Official newspaper of The University of Texas at Austin

The Daily Texan

Official newspaper of The University of Texas at Austin

The Daily Texan

Official newspaper of The University of Texas at Austin

The Daily Texan

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October 4, 2022

Visual Arts Center features students’ wood type projects

Miya Tanner
Community members attend the Visual Arts Center’s grand opening for the RRK Collection: Wood Type on Jan. 26, 2024.

Arranging wooden letter blocks, students in the design studio skillfully lay out their desired pattern. This creative process unfolds as a sheet of paper rolls through the carefully arranged blocks, resulting in a captivating wood type print.

Last Friday marked the grand opening of Rob Roy Kelly’s wood type exhibition at the Visual Arts Center. On display until Feb. 10, the collection showcases the personal projects of students who participated in the RRK residency over the summer. 

During the summer residency, students learned and worked with wood type, a technique for printing text, images or patterns. Design junior Avery Fox said she felt compelled to join the program due to the absence of technology.

“We have to use technology for … our graphic design classes — (it’s) rarely implemented (to create) without technology,” Fox said. “I really enjoyed (the program’s) experience — it was very grounding.”

Henry Smith, the program’s founder and show’s facilitator, said he wanted students to have as many creative opportunities as possible through the residency.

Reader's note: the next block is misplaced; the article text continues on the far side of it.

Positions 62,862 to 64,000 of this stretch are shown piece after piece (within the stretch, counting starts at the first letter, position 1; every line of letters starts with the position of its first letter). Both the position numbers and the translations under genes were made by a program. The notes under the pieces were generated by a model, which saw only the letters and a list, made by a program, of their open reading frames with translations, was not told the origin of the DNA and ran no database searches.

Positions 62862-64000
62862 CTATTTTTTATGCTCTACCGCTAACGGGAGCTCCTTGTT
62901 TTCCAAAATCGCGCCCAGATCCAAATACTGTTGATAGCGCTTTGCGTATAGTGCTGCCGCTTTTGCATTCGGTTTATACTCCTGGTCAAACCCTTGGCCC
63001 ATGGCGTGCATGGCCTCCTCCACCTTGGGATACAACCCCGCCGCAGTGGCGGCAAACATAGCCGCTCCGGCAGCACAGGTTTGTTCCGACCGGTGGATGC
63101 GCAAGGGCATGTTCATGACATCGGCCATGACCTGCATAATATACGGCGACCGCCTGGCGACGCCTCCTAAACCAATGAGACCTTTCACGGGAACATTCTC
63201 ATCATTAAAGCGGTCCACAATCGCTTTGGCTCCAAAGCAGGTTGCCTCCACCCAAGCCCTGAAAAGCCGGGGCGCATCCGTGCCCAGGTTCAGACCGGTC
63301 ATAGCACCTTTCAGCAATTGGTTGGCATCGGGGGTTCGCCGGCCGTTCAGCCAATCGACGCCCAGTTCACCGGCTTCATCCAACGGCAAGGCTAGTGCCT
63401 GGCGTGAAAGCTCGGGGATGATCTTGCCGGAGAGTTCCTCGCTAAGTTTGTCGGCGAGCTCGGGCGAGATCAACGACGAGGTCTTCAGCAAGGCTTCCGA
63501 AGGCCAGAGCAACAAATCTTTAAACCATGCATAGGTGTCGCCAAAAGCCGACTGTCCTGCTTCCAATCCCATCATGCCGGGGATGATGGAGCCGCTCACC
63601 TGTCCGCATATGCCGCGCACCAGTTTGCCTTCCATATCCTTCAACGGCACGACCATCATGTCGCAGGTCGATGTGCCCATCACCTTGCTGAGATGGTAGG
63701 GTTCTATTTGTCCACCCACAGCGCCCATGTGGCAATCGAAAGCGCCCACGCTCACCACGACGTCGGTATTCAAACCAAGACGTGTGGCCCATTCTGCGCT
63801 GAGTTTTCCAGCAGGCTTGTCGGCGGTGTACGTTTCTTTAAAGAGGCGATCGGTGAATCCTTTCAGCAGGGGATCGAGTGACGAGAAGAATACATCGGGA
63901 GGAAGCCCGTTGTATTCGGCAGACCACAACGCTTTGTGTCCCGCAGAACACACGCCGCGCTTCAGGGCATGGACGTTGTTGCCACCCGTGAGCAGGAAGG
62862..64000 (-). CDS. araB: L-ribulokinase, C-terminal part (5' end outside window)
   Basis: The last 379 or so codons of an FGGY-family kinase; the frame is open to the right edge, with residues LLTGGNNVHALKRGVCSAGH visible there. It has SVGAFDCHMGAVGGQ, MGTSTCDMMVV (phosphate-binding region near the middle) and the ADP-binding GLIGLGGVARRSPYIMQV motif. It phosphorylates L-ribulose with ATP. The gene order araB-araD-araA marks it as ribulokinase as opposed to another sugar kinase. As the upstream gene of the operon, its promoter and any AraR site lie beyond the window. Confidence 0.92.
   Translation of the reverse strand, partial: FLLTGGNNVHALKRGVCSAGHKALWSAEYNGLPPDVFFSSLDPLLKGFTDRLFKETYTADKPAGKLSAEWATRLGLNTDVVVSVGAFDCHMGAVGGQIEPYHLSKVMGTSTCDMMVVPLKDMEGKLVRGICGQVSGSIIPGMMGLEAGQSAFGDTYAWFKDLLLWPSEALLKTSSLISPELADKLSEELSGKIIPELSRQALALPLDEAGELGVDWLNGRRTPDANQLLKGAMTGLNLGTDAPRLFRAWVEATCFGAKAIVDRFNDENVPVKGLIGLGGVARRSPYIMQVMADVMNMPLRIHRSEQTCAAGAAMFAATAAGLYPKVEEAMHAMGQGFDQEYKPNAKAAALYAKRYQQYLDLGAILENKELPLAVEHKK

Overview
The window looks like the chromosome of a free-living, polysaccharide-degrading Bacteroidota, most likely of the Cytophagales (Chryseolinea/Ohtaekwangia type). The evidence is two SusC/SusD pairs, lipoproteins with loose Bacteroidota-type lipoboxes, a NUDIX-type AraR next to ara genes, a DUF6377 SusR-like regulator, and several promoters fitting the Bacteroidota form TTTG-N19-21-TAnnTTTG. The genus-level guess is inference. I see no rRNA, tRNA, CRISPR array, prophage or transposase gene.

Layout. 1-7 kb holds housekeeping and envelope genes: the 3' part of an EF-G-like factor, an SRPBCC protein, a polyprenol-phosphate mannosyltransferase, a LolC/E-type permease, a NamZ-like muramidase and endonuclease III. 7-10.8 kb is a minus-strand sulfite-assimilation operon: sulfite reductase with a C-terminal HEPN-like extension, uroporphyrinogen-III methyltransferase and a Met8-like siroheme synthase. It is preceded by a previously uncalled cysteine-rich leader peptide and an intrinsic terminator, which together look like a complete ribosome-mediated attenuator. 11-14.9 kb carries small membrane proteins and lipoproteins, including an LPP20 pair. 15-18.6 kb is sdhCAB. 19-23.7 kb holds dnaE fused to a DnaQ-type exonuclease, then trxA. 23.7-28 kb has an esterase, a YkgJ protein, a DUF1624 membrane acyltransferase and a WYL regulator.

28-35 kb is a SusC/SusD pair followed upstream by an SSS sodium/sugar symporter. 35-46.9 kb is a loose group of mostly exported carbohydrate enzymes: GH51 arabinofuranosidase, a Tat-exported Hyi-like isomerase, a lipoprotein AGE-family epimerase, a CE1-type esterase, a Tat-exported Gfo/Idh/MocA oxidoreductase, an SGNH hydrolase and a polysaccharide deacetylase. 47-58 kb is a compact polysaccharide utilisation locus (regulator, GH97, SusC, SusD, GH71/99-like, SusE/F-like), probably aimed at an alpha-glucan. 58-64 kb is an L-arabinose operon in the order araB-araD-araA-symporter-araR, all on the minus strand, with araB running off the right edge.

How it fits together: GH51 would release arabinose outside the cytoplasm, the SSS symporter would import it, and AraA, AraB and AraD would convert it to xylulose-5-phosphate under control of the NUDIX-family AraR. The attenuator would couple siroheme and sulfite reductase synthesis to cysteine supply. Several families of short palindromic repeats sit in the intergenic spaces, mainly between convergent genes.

“(I started) this program where students can be paid to have dedicated time to explore,” Smith said. “My personal philosophy (is to) create as many opportunities and experiences as I can being a facilitator and creator.”

Smith said he also hopes the program connects students to the history of design.

“I created this program and this project (as) part of my aspirations for my role here (at UT),” Smith said. “This exhibition is getting students more engaged with the collection and bridging that gap of how students can feel like they can connect with this antique technology, helping empower them to explore design practice.”

The exhibit also features RRK’s works. The design educator collected wood type machines, some of which were sold to the Harry Ransom Center from the Museum of Modern Art in 1996. Fox said RRK’s works served as a foundation of learning.

“His portfolio … (has) a functional purpose that it serves, so I understand why it’s so minimal,” Fox said. “We wanted to take a different spin on it and provide a more refreshed version of (his works).”

The program required students to complete a personal project that represented their identity. Design junior Kenny Ly said the projects allowed students to reflect on who they are. 

“My project is on representing some of the Vietnamese mythology that I found interesting,” Ly said. “We have other people showcasing their identity or parts about their family.”

Initially considering a career in graphic design, Ly said the program shifted his mindset.

“There’s the general trend of art and print dying out and the big AI take over,” Ly said. “While I’ll still probably end up (at) a corporate job of some sort, … on the side, I know that I could potentially make a living doing more fanciful print work.”

Fox said she hopes the exhibition inspires people to appreciate works made without technology.

“Put your computer down, put your phone down, whether you’re a designer or not,” Fox said. “I understand that it’s not practical to use analog techniques for everything, but the more that you can use your hands, the more you’re actually using your brain.”


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